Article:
They recognize that they have some (not all) control over things that will happen. This is observed through their ability to cross the rough terrain of the beach floor—under the cover of darkness in most cases—using the light of the ocean’s horizon and slope of the beach to know which way to go.
Turtles have a keen sense of their primary purpose—to survive. They know that after surviving at least 10 years, their life expectancy could be up to 10 times longer. Then, there are androgenic forces that will ensure their survival for as long as naturally possible, often up to 100 years.
To young people and those responsible for their development, there is an orchestrated time. But, until such time, we must survive the wait.
Through adolescence, we must plan and prepare for the future. We must:
- Learn to help and support others so we can learn how to help and support ourselves.
- Understand that life has a specific, time-sensitive purpose.
- Pay attention to the guidance that positive adults offer. This is the light of our horizon.
- Ignore negative adults and peers in our lives and recognize they may not have received the right social and emotional support to fulfill their dreams.
- Develop sensitivity to others. This sensitivity will evoke a coordinated and collective effort to lift and climb.
Evidence on the impact of positive environments that foster healthy social and emotional development is clear. In a longitudinal analysis of 270,034 students (K-12) compared to controls, SEL(social-emotional learning) participants demonstrated significantly improved social and emotional skills, attitudes, behavior, and academic performance that reflected an 11-percentile-point gain in achievement (Durlack, et. al, 2011). A 2017 consensus brief from the National Commission on Social, Emotional, and Academic development shows a wide range of scientists agree: Social Emotional Learning matters, is doable, and has a lasting impact (Jones & Kahn, 2017).
Integrating Social and Emotional Learning is Crucial to the Success of STEM Education Programs
The importance of integrating social and emotional learning into STEM education programs is clear. In order to achieve success in the world, it is essential that we prioritize more than strong academic skills. We must demonstrate and provide students with strong social and emotional skills. Educational programs that help students develop these abilities are necessary for ensuring long-term success for all students, but especially for those who lack positive S.E.A models in their life.
There are many ways to achieve this. As students are immersed in STEM education programs or engage in hands-on, inquiry-based learning, it’s vital that we remember to provide guided instruction specific to social and emotional development. Don’t simply assess for cognitive development regarding science or mathematics concepts. Assess for social and emotional learning increases, too. The Collaborative for Academic, Social, and Emotional Learning (CASEL) has created an interactive assessment toolkit to help practitioners select measures of social and emotional competence.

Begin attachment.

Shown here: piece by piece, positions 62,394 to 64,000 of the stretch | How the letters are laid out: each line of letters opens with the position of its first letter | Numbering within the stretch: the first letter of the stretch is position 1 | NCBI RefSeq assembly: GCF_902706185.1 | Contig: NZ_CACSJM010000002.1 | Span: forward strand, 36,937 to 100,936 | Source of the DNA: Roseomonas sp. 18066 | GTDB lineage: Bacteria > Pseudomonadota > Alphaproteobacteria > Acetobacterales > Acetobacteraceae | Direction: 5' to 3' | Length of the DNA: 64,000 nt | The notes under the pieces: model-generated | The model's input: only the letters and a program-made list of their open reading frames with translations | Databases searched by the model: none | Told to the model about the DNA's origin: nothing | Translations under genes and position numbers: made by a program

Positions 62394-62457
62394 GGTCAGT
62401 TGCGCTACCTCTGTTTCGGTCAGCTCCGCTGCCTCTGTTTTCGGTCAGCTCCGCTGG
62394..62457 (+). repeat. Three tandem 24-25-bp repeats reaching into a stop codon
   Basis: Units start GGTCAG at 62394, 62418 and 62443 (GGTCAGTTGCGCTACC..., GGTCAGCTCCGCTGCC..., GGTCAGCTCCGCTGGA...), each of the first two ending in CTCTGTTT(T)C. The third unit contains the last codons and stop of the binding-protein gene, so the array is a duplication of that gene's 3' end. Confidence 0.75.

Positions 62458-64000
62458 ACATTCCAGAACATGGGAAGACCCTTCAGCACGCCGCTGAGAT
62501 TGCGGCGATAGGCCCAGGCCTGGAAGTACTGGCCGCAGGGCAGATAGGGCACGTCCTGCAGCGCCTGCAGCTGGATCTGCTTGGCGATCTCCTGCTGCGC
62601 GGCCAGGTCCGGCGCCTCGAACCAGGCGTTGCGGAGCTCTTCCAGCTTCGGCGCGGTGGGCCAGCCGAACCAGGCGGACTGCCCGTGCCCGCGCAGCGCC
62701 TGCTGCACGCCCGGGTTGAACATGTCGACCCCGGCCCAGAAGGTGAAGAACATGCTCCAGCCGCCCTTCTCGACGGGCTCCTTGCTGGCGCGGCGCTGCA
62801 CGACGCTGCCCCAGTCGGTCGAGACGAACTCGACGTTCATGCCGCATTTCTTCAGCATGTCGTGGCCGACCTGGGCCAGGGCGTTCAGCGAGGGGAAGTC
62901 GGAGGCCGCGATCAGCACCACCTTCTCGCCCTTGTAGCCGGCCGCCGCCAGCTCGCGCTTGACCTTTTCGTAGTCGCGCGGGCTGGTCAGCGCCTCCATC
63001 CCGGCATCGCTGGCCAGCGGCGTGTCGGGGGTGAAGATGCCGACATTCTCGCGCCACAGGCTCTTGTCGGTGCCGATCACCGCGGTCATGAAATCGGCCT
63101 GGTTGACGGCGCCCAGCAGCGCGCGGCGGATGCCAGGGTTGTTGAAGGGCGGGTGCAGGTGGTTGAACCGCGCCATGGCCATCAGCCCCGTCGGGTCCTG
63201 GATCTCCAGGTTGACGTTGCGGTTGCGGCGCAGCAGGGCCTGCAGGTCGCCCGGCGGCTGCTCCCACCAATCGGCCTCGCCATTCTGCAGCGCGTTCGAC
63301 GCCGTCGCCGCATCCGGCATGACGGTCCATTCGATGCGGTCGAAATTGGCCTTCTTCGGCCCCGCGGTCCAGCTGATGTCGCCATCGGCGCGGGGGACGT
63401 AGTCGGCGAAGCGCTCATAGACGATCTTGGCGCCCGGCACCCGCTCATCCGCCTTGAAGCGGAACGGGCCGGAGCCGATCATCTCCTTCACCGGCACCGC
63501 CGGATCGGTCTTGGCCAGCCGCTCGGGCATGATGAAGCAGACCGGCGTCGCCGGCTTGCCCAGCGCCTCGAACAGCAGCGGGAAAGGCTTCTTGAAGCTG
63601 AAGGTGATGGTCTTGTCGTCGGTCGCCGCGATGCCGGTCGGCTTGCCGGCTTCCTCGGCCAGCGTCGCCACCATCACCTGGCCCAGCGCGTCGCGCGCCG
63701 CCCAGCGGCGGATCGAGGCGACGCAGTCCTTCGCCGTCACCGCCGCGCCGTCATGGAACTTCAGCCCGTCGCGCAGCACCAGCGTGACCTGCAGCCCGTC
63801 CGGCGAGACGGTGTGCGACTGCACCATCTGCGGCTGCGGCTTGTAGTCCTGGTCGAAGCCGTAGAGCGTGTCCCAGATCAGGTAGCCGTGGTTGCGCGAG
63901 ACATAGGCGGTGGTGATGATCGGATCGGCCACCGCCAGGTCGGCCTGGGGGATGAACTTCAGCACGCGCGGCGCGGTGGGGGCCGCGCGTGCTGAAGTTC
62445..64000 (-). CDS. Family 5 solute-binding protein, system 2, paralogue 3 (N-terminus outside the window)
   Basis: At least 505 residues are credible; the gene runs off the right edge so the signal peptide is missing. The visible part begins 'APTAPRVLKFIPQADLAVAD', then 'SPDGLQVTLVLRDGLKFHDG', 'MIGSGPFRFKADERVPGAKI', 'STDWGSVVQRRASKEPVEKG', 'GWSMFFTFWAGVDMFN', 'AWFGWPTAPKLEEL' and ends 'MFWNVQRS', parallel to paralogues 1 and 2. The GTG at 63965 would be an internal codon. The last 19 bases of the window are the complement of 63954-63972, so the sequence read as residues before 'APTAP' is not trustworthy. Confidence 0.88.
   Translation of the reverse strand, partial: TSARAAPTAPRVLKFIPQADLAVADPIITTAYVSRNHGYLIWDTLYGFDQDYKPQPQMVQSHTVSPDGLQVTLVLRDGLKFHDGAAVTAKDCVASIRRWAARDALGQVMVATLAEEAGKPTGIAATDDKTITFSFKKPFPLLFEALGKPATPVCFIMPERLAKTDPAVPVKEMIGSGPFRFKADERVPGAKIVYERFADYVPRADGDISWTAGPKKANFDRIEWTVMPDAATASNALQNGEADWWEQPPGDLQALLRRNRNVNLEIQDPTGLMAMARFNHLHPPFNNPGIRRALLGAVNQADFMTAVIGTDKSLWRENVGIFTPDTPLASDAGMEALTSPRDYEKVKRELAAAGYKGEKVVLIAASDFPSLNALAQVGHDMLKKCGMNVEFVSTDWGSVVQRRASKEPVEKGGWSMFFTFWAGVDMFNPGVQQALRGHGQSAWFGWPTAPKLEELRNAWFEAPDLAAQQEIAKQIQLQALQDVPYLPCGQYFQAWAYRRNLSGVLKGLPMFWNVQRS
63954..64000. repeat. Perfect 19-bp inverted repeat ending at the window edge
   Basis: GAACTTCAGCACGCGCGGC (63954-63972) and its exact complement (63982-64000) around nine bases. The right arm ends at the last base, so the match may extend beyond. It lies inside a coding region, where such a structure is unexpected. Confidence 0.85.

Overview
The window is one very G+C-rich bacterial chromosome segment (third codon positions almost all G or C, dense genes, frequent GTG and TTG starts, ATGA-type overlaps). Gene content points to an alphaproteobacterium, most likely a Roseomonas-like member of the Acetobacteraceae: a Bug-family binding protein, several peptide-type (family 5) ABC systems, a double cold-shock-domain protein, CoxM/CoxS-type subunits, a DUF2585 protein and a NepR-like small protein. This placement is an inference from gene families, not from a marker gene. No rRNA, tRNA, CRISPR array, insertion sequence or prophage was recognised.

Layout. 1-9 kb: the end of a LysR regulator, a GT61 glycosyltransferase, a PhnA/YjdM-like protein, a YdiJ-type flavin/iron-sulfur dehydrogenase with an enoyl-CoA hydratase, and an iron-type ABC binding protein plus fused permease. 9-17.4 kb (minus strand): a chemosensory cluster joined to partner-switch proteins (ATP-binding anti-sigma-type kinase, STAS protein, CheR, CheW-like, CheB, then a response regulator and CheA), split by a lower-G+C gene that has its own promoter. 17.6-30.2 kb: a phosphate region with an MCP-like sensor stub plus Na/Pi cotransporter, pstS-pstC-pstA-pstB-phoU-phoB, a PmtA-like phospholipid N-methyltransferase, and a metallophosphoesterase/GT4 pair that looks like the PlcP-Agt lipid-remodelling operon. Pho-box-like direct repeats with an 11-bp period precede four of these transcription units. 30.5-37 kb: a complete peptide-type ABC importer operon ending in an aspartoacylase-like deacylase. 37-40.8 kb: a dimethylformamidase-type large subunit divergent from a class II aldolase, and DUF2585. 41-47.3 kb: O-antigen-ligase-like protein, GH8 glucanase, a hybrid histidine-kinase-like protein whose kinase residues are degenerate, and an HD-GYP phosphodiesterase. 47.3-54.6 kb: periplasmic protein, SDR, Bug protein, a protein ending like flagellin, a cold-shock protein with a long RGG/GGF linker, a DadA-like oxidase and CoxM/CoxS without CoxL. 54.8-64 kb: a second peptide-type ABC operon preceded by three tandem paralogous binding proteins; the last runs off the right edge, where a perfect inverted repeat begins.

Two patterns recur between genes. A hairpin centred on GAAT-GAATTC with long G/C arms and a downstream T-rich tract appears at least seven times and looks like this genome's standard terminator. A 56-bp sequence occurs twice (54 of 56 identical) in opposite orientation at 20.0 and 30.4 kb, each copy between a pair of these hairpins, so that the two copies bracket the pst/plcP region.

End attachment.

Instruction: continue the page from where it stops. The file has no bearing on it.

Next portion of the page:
Social and emotional assets are critical to the work of STEM educators as we advocate for students working in teams or collaborative groups while completing project-based assignments or practicing 21st-century learning skills. Highly developed social and emotional assets allow students to understand other people’s intentions and increase their behavioral skills, such as knowing how to enter an ongoing conversation or when to allow their peers to shine.
Social-emotional learning also helps increase students’ beliefs and attitudes about themselves (self-efficacy beliefs) or in the ability of themselves in relation to others (collective efficacy).
These assets are also the primary ingredients of promoting high-quality STEM teaching and learning. Yet, they are the least discussed aspects of STEM teaching, learning, and performance.
As baby sea turtles trek across dry land to the ocean, observations show that many travel alone through the exhaustive effort of flapping their dorsal fins, one stroke at a time. The babies must do this to get to the environment in which they were created to live and thrive.
They must survive the wait.
As academic leaders, educators and parents, we, too, must survive the wait. Don’t be too hurried to write students off. Recognize that you and your words create a context in which their social and emotional assets could develop and thrive or where they could eventually dwarf and die.
Cruel words, harsh tones, low expectations, grimaced looks, and negative commentary all work to short circuit cognition. A positive S.E.A.-filled environment is where cognition thrives!
Durlak, J. A., Weissberg, R. P., Dymnicki, A. B., Taylor, R. D. & Schellinger, K. B. (2011). The impact of enhancing students’ social and emotional learning: A meta-analysis of school-based universal interventions. Child Development, 82(1): 405–432.
Jones, S., Barnes, S., Bailey, R., & Doolittle, E. (2017). Promoting Social and Emotional Competencies in Elementary School. The Future of Children, 27(1), 49-72. Retrieved from http://www.jstor.org/stable/44219021
Jones, S & Kahn, J. (2017). The Evidence Base for How We Learn Supporting Students’ Social, Emotional, and Academic Development. Aspen Institute https://assets.aspeninstitute.org/content/uploads/2017/09/SEAD-Research-Brief-9.12_updated-web.pdf
“Helping Young People Be and Become Their Best Selves.” Search Institute, https://www.search-institute.org/